JONESBORO, AR (KAIT) - Most people have heard of service animals, but are just now learning about emotional support animals.
Both service animals and emotional support animals provide their owners with support, but Arkansas State University’s Vice Chancellor for Marketing and Communications Dr. Bill Smith said there is a key difference.
“Service animals are those that you typically associate with a guide dog for someone that’s blind or an assistance dog for someone that is in a mobility situation,” said Smith.
Service animals, however, are primarily used by people who have a disability.
Comfort animals, also known as emotional support animals, are defined as animals that help individuals with emotional problems by providing comfort and support.
Depression, PTSD, mild to severe anxiety, agoraphobia, and stress-induced situations, are a few of the mental health conditions that an emotional support dog can try to help alleviate the symptoms.
Arkansas State University strives to be supportive of their students, faculty, and staff in any situation.
Recently, the University and Student Government Association President Jon Mark Horton, have been trying to maintain that support in regards to service animals and emotional support animals on campus.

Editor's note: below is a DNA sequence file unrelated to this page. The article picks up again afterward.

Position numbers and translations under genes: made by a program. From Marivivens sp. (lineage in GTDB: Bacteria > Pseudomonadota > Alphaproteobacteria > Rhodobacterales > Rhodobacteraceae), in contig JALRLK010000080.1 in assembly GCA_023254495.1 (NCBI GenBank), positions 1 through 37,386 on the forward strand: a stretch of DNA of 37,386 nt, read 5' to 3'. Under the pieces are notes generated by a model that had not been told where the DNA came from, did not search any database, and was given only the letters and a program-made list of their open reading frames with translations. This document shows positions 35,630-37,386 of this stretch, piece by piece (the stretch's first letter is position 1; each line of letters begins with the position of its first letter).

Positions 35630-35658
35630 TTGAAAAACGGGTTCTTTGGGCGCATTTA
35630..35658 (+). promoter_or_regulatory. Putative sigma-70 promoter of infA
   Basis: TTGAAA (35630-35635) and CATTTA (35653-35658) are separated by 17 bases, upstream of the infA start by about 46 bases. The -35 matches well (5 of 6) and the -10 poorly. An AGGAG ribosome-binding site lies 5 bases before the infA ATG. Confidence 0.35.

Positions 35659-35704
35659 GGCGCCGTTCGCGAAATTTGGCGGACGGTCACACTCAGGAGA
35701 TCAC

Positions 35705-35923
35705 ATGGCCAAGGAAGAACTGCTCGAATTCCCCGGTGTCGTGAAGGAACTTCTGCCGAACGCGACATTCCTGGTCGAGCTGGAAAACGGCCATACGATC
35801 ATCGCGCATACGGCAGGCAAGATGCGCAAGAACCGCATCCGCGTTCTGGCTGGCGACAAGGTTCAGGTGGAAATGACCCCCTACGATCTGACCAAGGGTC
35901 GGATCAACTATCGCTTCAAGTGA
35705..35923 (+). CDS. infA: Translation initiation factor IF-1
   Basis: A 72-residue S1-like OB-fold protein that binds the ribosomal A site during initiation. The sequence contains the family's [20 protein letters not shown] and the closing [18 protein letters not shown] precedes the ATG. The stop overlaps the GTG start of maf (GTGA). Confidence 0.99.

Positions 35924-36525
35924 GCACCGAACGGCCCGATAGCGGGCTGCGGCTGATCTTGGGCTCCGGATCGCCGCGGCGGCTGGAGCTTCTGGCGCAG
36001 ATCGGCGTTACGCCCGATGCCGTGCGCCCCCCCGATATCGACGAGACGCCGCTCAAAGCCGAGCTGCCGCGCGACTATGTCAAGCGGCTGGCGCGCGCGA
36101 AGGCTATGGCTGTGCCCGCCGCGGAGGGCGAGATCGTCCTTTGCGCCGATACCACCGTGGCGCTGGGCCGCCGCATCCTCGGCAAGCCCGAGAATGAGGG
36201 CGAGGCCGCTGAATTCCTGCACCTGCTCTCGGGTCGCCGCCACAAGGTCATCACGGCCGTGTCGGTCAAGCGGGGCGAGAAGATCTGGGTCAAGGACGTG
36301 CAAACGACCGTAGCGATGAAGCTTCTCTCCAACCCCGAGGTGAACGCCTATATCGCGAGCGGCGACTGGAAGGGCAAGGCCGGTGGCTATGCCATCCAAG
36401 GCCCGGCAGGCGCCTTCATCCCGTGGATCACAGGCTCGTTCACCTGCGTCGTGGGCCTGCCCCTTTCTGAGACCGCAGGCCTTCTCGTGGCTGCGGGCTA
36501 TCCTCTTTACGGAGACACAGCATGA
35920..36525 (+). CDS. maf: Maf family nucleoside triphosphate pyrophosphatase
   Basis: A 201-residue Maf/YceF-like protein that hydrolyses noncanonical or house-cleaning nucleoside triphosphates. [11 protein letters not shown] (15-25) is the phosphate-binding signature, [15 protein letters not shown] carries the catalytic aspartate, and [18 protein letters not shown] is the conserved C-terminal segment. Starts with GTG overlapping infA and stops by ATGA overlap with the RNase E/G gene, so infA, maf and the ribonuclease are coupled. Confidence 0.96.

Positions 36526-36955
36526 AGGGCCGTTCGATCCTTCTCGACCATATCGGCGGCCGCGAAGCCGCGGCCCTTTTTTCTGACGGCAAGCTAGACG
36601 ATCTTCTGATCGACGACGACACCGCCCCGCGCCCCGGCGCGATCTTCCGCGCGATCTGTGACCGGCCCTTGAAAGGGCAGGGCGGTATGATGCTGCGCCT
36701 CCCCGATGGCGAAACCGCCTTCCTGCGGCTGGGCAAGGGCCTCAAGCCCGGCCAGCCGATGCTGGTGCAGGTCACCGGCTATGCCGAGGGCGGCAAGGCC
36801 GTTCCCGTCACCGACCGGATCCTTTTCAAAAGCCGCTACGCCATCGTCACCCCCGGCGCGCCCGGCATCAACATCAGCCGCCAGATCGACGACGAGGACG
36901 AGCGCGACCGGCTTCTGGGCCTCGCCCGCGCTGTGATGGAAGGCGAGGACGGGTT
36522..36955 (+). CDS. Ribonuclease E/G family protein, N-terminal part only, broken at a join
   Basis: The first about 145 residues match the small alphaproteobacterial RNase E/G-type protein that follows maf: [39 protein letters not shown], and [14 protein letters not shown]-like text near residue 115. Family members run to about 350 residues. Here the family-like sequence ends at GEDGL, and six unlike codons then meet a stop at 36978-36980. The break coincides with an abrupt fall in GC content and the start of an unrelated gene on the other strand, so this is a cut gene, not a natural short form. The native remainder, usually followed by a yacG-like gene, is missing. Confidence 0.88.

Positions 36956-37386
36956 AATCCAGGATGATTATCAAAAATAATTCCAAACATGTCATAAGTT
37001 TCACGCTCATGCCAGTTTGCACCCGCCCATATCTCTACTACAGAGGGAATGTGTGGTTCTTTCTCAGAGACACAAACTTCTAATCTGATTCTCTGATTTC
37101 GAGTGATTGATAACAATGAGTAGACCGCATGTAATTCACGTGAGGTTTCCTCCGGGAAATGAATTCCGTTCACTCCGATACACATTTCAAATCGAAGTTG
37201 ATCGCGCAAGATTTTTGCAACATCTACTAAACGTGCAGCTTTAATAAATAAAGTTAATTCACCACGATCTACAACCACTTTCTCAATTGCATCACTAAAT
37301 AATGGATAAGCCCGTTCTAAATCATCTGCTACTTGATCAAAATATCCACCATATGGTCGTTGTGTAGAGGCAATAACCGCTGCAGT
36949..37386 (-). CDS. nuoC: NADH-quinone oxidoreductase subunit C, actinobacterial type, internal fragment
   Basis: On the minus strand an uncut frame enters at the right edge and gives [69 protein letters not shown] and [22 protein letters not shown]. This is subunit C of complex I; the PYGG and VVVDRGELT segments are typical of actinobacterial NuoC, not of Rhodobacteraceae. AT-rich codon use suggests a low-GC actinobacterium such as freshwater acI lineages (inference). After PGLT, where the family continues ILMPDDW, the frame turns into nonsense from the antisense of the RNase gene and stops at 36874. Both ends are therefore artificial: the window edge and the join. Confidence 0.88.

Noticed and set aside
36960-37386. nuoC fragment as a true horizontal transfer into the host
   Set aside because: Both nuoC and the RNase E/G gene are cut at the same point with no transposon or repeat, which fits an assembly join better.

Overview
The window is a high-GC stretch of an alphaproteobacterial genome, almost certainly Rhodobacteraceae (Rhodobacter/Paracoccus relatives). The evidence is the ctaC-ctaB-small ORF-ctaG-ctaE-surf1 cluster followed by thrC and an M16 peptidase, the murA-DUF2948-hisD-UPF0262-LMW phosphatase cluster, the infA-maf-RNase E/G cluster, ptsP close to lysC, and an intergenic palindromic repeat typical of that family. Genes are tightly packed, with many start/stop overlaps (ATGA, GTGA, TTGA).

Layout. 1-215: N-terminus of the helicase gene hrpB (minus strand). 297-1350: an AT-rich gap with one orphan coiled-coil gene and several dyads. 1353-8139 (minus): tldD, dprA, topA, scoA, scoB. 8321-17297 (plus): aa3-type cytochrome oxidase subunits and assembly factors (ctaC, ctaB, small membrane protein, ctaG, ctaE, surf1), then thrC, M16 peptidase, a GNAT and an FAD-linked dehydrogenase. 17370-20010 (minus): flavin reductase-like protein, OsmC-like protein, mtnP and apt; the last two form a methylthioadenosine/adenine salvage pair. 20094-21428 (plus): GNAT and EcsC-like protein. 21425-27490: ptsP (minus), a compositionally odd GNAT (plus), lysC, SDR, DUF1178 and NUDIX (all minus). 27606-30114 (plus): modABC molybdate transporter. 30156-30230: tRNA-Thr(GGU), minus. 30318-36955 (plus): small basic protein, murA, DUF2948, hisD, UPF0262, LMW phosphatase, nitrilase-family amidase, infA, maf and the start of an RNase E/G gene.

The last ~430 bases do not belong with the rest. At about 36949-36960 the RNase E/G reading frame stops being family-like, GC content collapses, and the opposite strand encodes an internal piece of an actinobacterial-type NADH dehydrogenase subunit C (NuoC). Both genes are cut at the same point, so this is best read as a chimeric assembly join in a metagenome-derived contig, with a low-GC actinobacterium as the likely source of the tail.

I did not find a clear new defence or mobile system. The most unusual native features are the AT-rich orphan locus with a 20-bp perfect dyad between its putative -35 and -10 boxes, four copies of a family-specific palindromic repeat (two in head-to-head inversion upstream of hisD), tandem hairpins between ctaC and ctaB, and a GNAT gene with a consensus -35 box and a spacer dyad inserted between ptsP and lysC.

“There’s an article about emotional support animals already that’s written, and the administration is looking at it and making sure we are up to date with certain criteria,” said Horton. “We’re just making sure that we are being as effective as possible with emotional support animals.”
Although the animals serve in different capacities, they are both supported by the A-State campus as long as the individual qualifies for the need.
“A service animal would be worked through our disability service area,” said Smith. “But, some comfort animals may be as well or by other support areas of campus.”
A-State’s very own “First lady,” Beth Damphousse, wife to Chancellor Damphousse, even made special accommodations for the animals.
“Beth Damphousse, Dr. Damphousse’s wife, established a hydration station outside of the Humanities and Social Sciences building,” said Horton. “It allows pets, service animals and emotional support animals to have an area where they can stop and hydrate throughout their day on their walk with their owners."
Anyone who plans to house a service or emotional support animal on the A-State campus should contact Disability Services at 870-972-3964.